reaccelrate fast enough, the fed will act. we se need to see another bad report, and the inflation rate closer to zero. and i don't think treasury bonds would be the only thing they could buy. they can buy mortgag mortgage-backed securities, and since the housing market is still bad. >> susie: let's say that the fed takes action in the way you're talking about, pumping more money into the economy. will it make a difference? will businesses borrow more, spend more, and hire more? will it make a difference? >> nobody knows for sure. we're in uncharted territory. many within the fed system don't think it will make a difference. and there are others who think if it makes 3/10s in a economy that is only
go 1%, that's a lot. in that perspective, that's where the chairman is coming from, and he is looking to make even a little difference. if he can make even a little dent in the dmee, that is some progress. and they're mandated by law to try to bring inflation up from what it is at and bring the unemployment rate down. >> susie: whether you're in business or an american out of work, everybody wants somebody to fix the economy. the question is: has the fed gotten to a point where it really can't do much more? and it's going to be up to the government or some other place? >> well, it is interesting how we -- we don't really want our government in our business, but we want them to fix the economy. that's the paradigm we're in. who is the fed chairman who said he would be willing to drop money from helicopters if he had to. that is still a possibility out there. this is the man who invented bullets out of thing air. i won't take my money off ben bernanke. >> susie: let's talk a
little about president obama's shrinking economic committee. christine roder has left and others. what does all of this mean in terms of economic policy going forward? >> i think what we're going to see is a real shift towards the middle in terms of although those were all excellent economists and i think very highly of them, but the administration needs to look more towards the business community. they need to give an olive branch to the business community. and the position that larry held was more often held by business leaders, and first held by bob ruben in the clinton administration than economists. so putting a business leader in there would not only be a an olive branch to the business world saying they're being heard, but also to the republicans having somebody who can message and communicate more, and try to do more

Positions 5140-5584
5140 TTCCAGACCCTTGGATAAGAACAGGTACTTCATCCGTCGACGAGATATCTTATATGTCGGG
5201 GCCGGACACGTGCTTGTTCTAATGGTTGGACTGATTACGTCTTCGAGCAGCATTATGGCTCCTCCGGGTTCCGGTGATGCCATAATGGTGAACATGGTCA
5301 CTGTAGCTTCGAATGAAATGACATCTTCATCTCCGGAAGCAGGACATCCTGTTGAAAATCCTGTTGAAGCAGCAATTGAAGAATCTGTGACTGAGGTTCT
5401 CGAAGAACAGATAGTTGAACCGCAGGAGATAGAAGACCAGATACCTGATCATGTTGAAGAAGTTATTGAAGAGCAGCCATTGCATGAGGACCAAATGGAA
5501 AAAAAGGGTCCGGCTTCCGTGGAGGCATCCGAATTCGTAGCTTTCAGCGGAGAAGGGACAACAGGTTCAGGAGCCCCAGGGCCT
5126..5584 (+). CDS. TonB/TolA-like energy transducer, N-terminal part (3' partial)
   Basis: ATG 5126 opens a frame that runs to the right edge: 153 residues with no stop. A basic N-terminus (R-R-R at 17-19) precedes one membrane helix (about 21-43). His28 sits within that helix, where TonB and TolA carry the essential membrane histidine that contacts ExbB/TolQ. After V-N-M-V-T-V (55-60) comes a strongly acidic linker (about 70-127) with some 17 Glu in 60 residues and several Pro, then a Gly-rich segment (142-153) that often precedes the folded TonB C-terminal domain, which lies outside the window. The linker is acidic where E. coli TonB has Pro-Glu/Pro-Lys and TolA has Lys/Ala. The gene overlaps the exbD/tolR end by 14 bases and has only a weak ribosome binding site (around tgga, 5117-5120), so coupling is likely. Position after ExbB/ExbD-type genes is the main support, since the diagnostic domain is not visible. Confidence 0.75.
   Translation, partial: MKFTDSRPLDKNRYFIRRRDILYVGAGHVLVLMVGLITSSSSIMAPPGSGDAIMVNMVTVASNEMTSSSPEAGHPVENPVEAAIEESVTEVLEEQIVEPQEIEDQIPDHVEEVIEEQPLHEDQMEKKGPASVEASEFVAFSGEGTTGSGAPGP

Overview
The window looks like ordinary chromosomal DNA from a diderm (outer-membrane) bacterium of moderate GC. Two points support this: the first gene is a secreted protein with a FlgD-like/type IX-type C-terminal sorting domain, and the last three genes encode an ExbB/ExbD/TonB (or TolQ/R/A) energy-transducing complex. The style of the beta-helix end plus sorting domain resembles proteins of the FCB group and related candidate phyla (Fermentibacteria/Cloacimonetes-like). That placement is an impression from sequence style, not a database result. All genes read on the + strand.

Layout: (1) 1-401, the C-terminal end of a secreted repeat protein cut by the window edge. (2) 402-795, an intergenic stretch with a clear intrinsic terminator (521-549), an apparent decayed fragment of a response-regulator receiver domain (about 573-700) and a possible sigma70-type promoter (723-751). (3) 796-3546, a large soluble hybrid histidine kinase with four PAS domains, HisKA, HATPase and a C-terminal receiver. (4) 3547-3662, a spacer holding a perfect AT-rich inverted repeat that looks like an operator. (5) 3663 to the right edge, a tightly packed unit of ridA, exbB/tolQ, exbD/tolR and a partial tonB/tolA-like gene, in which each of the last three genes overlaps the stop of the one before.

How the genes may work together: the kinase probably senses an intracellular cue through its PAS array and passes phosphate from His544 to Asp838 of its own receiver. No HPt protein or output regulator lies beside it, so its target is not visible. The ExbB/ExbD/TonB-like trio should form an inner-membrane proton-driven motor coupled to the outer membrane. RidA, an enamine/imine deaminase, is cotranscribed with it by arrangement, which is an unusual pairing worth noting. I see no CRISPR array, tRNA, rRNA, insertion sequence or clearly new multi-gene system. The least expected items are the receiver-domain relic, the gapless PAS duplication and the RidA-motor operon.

cooperation on policy, rather than the lines and the sand drawn by both policies up noo until now. >> susie: if it is a business person, will the president really listen to him? will it make a difference besides just symbolic. >> i think absolutely. he has business support, and some are really angry with him at this time. some is policy, and some is the economy. i think he would listen to them. and it would give a better voice from the economy in the government, and how they approach policy and how they deal with policy in congress as well. >> susie: very interesting stuff. thank you so much, diane for coming on and sharing your thoughts with us. >> my pleasure. >> jeff: here are the stories in tonight's n.b.r. newswheel: stocks ended mixed after the fed hinted at further action to boost the economy: the dow rose seven points, the nasdaq fell six, the s&p 500 was off nearly three points. trading volume picked up from
yesterday's levels on both the n.y.s.e. and the nasdaq. contractors broke ground on more homes in august, a lot more. housing starts rose a better- than-expected 10.5% percent last month, marking their biggest jump since november of 2009. with elizabeth warren now in charge of putting the consumer financial protection agency together, she's already getting down to business, today promising to simplify home mortgage paperwork. >> it's about how it is that we think about what information consumers need and when they need it to make the best possible financial decisions. and when we stay focused on that, i think we get to a place that works for american families, that works for the lending industry, and ultimately, that works for the american economy. >> jeff: still ahead, tonight's word on the street is housing. >> jeff: still ahead, tonight's "word on the street" is